Tennessee lawmakers failed two years ago to pass a red flag gun law that could have stopped the shooter who attacked a grade school in Nashville.
A shooter opened fire at the Covenant School on Monday, killing at least three children and three adults and wounding several others. Police have identified the attacker as Audrey Hale, whom they said was under a doctor’s care for an undisclosed emotional disorder.
Hale was known to be suicidal and had reached out to a former classmate, Averianna Patton, with a suicide note before the attack. Patton tried to contact the police and was told to call the nonemergency number. By the time she got through, it was too late.
Hale also owned seven guns, all purchased legally before the attack, police Chief John Drake said. Three of those guns were used in the school shooting on Monday.
“There’s not a law for” reporting cases like Hale, Drake told a press conference. Had the police known about Hale, “then we would have tried to get those weapons. But as it stands, we had absolutely no idea who this person was or if (Hale) even existed.”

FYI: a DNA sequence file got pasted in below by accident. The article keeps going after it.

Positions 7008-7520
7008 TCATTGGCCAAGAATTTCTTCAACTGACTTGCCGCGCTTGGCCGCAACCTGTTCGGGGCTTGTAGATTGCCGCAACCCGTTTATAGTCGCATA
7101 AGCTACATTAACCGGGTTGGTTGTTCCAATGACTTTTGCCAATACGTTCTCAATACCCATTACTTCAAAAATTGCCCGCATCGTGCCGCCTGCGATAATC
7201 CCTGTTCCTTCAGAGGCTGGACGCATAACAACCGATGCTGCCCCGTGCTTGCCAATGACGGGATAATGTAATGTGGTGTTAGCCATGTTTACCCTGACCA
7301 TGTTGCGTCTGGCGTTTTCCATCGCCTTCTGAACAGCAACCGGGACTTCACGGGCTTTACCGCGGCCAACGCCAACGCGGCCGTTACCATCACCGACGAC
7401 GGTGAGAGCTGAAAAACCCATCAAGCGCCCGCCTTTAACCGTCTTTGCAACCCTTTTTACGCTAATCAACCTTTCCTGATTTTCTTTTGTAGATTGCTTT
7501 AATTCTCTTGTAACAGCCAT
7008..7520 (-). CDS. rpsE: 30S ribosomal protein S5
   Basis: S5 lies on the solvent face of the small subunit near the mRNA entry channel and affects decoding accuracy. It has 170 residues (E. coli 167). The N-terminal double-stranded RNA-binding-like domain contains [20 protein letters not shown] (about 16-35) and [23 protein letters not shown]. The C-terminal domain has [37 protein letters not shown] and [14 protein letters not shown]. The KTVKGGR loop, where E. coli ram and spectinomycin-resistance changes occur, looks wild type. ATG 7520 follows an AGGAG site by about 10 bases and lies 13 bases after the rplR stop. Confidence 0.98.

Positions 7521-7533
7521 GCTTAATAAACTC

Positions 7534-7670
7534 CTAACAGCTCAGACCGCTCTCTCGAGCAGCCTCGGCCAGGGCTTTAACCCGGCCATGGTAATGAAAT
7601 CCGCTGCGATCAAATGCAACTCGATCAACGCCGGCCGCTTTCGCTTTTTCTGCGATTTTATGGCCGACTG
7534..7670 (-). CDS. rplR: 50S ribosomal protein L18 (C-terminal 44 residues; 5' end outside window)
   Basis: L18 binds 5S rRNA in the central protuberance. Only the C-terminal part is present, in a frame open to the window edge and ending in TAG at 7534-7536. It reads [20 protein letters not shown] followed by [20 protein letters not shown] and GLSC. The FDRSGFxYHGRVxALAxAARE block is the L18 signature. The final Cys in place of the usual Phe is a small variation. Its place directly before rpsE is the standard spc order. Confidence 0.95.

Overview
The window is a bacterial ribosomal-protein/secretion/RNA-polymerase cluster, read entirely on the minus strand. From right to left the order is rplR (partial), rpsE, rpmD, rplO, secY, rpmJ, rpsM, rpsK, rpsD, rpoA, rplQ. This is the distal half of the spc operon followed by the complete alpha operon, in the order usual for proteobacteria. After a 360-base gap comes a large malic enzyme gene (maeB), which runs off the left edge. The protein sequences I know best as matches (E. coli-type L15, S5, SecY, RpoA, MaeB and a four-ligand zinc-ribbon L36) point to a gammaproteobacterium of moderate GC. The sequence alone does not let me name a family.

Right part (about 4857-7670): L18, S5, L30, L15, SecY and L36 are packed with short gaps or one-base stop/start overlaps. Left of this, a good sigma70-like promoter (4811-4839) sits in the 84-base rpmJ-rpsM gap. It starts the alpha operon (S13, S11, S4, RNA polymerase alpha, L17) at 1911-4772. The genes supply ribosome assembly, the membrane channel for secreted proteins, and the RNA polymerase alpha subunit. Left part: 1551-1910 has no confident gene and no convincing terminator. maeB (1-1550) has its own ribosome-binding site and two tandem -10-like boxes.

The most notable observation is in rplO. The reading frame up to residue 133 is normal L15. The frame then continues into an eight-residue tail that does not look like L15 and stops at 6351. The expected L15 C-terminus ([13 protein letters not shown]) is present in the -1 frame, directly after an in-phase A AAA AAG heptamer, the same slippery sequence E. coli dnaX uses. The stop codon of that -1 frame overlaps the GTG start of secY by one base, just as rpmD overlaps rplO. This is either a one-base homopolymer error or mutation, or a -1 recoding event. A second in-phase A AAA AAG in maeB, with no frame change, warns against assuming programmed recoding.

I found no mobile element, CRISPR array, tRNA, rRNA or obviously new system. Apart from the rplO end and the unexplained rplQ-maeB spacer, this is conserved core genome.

But there could have been a law: A Democratic state senator introduced what’s known as a red flag law in January 2020. The bill would have let family members, household members, intimate partners, or law enforcement officers petition a court to ban an individual who “poses an imminent risk of harm to the person or others” from possessing firearms.
If a judge granted the petition and issued an emergency order, the individual would have 48 hours to hand over any guns they already owned, and they would be prohibited from purchasing more until the order is terminated. But first, they would have to prove in a hearing they are no longer a threat to themselves or others.
Republicans held a supermajority in both the state House and Senate at the time (as they do now), and the bill never made it out of committees. In the years since, they have focused more on trying to curb LGBTQ rights than gun safety.